Russia, which has long been thought to be one of the main players on the international scene, is struggling with the demographic and economic collapse caused, in particular, by the effects of the war. This gives rise to questions concerning the future of this country and its relations with other superpowers. Will Russia, in the face of such difficulties, become a vassal state of China?

Increasing demographic and economic collapse

Russia has been grappling with a debilitating demographic and economic crisis for several years now. According to the Russian Federal Service for State Statistics, the population has decreased by over two million in the last decade, representing a significant 1.5% of the total population. In addition, the country suffers from a lower average lifespan compared to most European countries, a low birth rate, and a high prevalence of poverty, prostitution, and drug addiction. These challenges pose a threat to the very existence of the state.

Russia is a country that is economically dysfunctional, as evidenced by the big crises and turmoil in the markets. The eastern neighbour of Ukraine always suffered at times of declines in fossil fuel prices, the collapse of global demand or credit crunch. Since 2008, Russia’s economic growth has been very weak, lacking a solid foundation. The war in Ukraine has only intensified all the negative economic aspects. Western countries introduced economic sanctions, further weakening the Russian economy.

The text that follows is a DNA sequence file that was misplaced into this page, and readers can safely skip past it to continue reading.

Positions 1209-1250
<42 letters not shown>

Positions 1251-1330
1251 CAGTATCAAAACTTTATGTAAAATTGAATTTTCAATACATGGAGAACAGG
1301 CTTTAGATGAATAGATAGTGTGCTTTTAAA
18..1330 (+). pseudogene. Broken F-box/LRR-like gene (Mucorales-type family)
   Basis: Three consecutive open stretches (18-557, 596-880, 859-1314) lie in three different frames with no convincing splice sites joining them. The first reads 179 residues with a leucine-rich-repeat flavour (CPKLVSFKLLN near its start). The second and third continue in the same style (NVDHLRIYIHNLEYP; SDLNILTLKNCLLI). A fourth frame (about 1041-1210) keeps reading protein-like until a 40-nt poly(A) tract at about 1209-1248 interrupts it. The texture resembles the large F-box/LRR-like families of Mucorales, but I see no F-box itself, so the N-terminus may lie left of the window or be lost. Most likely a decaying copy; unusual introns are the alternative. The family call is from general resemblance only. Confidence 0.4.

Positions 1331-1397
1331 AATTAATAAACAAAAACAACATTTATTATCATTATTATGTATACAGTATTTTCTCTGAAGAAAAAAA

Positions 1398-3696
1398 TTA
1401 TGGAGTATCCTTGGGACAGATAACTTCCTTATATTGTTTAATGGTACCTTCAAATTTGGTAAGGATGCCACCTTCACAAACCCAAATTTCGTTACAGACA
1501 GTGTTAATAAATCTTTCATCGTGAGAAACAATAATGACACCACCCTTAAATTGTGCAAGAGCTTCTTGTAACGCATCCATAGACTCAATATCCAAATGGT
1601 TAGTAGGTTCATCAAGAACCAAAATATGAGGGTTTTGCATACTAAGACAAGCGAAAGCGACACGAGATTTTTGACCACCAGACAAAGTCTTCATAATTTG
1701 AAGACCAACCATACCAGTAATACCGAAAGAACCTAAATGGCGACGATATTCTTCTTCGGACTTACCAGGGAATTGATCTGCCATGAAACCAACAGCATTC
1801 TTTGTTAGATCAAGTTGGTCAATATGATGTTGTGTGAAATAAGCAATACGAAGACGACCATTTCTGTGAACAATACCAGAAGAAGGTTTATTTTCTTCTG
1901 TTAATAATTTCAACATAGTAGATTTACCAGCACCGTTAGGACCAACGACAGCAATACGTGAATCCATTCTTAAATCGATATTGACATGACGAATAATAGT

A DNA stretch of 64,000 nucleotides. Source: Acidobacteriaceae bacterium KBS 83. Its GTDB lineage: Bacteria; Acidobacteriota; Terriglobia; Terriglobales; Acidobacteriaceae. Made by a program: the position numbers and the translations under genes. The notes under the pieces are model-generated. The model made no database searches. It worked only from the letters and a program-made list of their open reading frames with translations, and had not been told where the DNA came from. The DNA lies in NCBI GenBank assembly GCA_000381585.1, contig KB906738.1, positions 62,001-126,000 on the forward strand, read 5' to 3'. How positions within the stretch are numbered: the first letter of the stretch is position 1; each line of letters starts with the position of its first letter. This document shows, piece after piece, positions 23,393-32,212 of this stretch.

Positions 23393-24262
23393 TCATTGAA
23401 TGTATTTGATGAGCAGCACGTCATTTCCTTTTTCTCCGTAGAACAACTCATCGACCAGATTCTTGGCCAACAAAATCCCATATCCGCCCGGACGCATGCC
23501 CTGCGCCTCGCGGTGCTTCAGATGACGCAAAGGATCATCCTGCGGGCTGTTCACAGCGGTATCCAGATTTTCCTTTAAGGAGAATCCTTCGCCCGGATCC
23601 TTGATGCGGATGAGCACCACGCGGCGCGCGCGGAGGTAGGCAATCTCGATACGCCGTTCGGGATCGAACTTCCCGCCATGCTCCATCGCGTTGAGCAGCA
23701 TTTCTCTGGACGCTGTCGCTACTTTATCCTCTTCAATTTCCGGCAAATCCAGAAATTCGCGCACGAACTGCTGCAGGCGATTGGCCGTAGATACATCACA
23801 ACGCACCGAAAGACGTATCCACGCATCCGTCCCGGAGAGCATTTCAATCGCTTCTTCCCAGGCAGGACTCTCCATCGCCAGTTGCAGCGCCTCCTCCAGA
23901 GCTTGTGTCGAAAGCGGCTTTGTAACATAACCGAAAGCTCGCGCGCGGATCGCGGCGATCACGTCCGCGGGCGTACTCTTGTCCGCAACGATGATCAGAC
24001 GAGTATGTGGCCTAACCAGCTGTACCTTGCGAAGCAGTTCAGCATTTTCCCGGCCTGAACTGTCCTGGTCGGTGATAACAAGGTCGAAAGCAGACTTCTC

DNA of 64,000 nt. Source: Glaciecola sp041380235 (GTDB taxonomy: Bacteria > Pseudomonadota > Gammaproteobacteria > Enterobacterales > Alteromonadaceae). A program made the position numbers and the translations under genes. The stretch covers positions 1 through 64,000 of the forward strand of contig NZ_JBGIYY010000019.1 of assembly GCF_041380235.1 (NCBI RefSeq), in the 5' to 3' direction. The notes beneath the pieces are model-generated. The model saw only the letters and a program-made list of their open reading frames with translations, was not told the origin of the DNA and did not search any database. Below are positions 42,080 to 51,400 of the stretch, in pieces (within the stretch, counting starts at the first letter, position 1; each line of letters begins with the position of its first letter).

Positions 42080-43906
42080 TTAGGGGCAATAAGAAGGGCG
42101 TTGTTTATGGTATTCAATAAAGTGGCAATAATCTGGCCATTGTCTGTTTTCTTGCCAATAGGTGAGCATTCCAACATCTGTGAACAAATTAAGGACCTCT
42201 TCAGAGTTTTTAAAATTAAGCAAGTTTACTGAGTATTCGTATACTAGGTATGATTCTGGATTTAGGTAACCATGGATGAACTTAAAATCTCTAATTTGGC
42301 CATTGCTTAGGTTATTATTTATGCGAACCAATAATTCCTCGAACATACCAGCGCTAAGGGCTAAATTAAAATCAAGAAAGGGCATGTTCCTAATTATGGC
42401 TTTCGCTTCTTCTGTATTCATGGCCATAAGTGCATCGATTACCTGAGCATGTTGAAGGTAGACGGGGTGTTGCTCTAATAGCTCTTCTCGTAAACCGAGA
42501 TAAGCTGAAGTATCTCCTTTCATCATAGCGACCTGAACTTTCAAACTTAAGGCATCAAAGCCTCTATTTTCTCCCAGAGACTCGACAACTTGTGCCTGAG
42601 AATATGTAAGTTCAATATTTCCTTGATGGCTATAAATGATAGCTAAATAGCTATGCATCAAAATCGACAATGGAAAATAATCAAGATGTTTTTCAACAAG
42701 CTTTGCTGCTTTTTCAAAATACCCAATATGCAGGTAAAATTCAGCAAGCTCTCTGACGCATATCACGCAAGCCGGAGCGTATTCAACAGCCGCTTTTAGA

The alliance between the bear and the dragon

Russia may seek support from its international partners, including China. Russia and China maintain close relations, which have been growing closer for many years, and the war has made them even stronger. The beginning of the invasion of Ukraine and the introduction of the sanctions made China an important trade partner for Russia, buying key energy resources at reduced prices. Chinese life support is not free. China may expect total subordination, or even vassalisation, in the future. The vision of a Russian-Chinese alliance is a very bad perspective for the global power system. The realisation of this concept will create a counterweight to the USA-EU alliance.

Russia and China as rivals

Although Russia and China have good relations, they are two countries with different interests. Russia wants to maintain its influence in Europe and the Middle East, while China, as the “factory of the world”, wants to be the most important importer for developed countries. Also, China is a competitor of Russia in terms of rare-earth metals, which may lead to tension between the two countries.

In the end, it will be the geopolitical situation in the world that will decide the fate of this exotic alliance. If the war in Ukraine continues and the West does not lift the sanctions, the Chinese-Russian alliance will grow stronger, becoming a tangible threat to the US dominance in the Pacific and Atlantic region.

Bartłomiej Haba